Monday, September 8, 2014

Card Not Yet Announced: Why Early Tickets Sales Are Okay

Why should people, whether buyers or sellers, be scrutinized for ticket sale practices before cards are announced?
Photo Credit: TH
A wrestling company is out there that employs the INSIDIOUS practice of putting tickets on sale for events without announcing a single match for the show. Sometimes, these tickets go on sale before plans for said event even formulate. Front row seats are priced exorbitantly, and the quality of said shows is erratic at best. In fact, the biggest show of the year often requires a great financial responsibility before the main event even gets into the takeoff stage of being built, and that show has as much a chance as being a total flop as it does being an all-time event based on its history. Which company am I talking about?

If you answered any company other than "WWE," you'd be wrong. Yet, a ruckus among the wrestling blogsophere, specifically at Voices of Wrestling, would have you believe that every other company out there with the exception of Pro Wrestling Guerrilla (which was mentioned specifically) and WWE (which hasn't been mentioned at all) is engaging in some highway robbery by putting tickets on sale for shows before announcing a single match, or in some cases, a competitor. The practice, which companies like Chikara, Dragon Gate USA/EVOLVE, and even Ultimate Fighting Championship, which I stress isn't a wrestling company at all, have engaged in has been called sleazy. I'm not one to say that wrestling isn't an inherently scummy business. Many practices, rumored or confirmed, are sleazy, even in a company like Chikara. But putting tickets on sale in advance is the least of those practices.

Of course, one should ask why a promoter would be emboldened to put tickets on sale, sight unseen, and the answer, simply put, is that he/she has built rapport with that company's fans. They can put tickets on sale without announcing anything but a date, time, and venue because the reputation is so good. That practice begins with the market leader.

WWE is notorious for booking from month-to-month, but that practice doesn't stop the company from beginning the planning process for some events - namely WrestleMania - more than a year in advance in some cases. The process begins with strategic leaking of future Mania sites, is confirmed by the announcement of the next year's venue even before the current year's show's Access event starts. While WWE usually can boast a stable roster and predictable guest stars, the matches that are rumored oftentimes don't end up happening. Even with the relatively small turnover in the roster, who could have predicted CM Punk walking out the night after the Royal Rumble, or Alberto del Rio slapping the shit out of a social media dude earlier this year? Shit happens, but even without certain cogs, most people still end up not regretting their decisions.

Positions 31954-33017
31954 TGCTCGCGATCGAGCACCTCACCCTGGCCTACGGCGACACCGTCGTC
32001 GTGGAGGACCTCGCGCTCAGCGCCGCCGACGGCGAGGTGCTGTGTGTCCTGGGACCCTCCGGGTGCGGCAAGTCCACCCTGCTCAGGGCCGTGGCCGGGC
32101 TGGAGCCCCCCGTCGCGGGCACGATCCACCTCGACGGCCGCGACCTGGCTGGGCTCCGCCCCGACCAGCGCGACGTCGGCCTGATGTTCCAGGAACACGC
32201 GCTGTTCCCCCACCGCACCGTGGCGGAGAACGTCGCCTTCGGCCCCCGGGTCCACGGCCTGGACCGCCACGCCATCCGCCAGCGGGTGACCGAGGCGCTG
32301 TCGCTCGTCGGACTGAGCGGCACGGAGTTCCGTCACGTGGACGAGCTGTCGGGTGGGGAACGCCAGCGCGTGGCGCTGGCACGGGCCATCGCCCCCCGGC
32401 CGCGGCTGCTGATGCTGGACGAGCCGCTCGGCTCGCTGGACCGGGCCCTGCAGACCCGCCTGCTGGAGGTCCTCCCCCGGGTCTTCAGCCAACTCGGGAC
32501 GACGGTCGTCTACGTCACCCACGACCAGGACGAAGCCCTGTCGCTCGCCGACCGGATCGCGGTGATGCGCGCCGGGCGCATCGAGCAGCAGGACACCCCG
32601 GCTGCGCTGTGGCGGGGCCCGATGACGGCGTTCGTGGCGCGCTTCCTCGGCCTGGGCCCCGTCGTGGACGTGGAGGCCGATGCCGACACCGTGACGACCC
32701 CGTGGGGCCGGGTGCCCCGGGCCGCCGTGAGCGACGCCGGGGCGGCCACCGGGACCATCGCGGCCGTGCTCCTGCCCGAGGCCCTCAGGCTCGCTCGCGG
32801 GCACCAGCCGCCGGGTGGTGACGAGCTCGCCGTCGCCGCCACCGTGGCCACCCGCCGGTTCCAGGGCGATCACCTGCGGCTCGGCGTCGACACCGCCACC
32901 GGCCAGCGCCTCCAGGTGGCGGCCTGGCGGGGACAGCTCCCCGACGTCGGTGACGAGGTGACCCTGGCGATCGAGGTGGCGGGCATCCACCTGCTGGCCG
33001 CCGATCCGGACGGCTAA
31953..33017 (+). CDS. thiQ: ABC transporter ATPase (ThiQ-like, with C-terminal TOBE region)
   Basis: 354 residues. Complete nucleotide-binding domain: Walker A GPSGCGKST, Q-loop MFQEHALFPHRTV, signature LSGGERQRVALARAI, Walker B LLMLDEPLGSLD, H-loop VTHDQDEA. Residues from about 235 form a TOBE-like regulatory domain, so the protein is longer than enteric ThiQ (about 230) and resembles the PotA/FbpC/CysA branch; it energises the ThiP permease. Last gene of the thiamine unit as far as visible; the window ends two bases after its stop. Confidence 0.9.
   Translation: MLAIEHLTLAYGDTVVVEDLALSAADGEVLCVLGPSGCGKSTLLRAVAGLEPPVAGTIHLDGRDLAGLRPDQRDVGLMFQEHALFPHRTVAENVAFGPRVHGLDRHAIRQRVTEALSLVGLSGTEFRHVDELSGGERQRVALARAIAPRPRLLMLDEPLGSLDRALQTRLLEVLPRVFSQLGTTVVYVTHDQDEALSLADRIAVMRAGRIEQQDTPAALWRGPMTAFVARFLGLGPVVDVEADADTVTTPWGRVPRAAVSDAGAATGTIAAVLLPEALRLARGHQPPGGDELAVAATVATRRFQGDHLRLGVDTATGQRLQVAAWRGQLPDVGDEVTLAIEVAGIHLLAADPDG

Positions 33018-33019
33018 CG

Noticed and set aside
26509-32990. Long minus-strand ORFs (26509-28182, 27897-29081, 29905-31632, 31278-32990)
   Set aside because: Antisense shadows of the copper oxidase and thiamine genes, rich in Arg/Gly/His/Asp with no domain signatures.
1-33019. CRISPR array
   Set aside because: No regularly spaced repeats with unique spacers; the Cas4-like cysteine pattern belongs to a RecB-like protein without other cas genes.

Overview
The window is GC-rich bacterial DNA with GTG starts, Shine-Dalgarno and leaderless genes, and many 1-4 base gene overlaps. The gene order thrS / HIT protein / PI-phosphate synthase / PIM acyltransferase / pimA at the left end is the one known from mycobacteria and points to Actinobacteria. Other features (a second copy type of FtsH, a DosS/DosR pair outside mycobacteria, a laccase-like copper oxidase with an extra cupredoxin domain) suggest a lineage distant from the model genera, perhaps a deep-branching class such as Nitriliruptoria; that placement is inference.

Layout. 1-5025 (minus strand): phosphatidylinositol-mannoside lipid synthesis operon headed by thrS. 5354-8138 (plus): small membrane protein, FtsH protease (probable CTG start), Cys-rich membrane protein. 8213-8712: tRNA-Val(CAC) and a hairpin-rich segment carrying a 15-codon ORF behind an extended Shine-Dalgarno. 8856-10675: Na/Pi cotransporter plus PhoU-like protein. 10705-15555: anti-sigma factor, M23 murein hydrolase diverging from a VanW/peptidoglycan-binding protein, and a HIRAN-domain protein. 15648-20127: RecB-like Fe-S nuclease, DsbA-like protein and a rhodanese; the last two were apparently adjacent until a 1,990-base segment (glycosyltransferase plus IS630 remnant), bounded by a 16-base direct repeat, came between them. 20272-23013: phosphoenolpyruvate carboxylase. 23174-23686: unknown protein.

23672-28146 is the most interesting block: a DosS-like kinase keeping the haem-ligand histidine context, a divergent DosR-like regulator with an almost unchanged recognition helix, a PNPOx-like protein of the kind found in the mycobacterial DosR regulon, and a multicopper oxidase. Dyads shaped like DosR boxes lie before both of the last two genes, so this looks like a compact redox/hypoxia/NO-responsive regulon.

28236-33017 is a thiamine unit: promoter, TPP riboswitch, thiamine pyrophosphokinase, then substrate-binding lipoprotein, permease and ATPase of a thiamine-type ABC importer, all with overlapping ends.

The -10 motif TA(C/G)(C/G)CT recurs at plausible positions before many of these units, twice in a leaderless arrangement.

Chikara, Gabe-World, and other promotions like SHIMMER can boast the same kind of rapport with their fans, and so they put tickets on sale without any confirmed talent or matches. These companies wouldn't need that goodwill anyway in a vacuum. Fans will buy tickets for shows whenever they feel like buying them, and putting tickets on sale for shows doesn't dictate when someone has to buy those tickets, unless the show sells out before anything's announced. In which case, why should the promotion be considered "sleazy" for tapping into a frothy demand for the name on the marquee?

Point blank, if a promotion can put tickets on sale whenever it wants to, and if people want to wait until matches start getting announced to buy tickets, then they're going to do that regardless of when the on-sale date actually is. If tackling sleazy pro wrestling tactics is the aim, then why go after companies tapping into demand? What about accusations that Chikara keeps its talent under its thumb with depressed paydays? Or how about the fact that the only wrestling promotions that book a plenitude of women on a regular basis are actual women's promotions? Or even going further, how about ripping Ring of Honor for its outwardly hostile attitude towards women? Treating early on-sale dates like they're the biggest issue in wrestling is deflecting from the real monetary and social issues that plague every promotion. It's not even making a mountain out of a molehill; it's trying to terraform a plain into the Rocky Mountains.

Basically, the latest outcry is much ado about nothing, tilting at a windmill while the black knights of social inequality, lack of safety, and misogyny continue to roam free. Wrestling is a sleazy business, but acting like promoters selling a show on the name of the company rather than wrestlers is worth this kind of vitriol is posturing, and nothing more.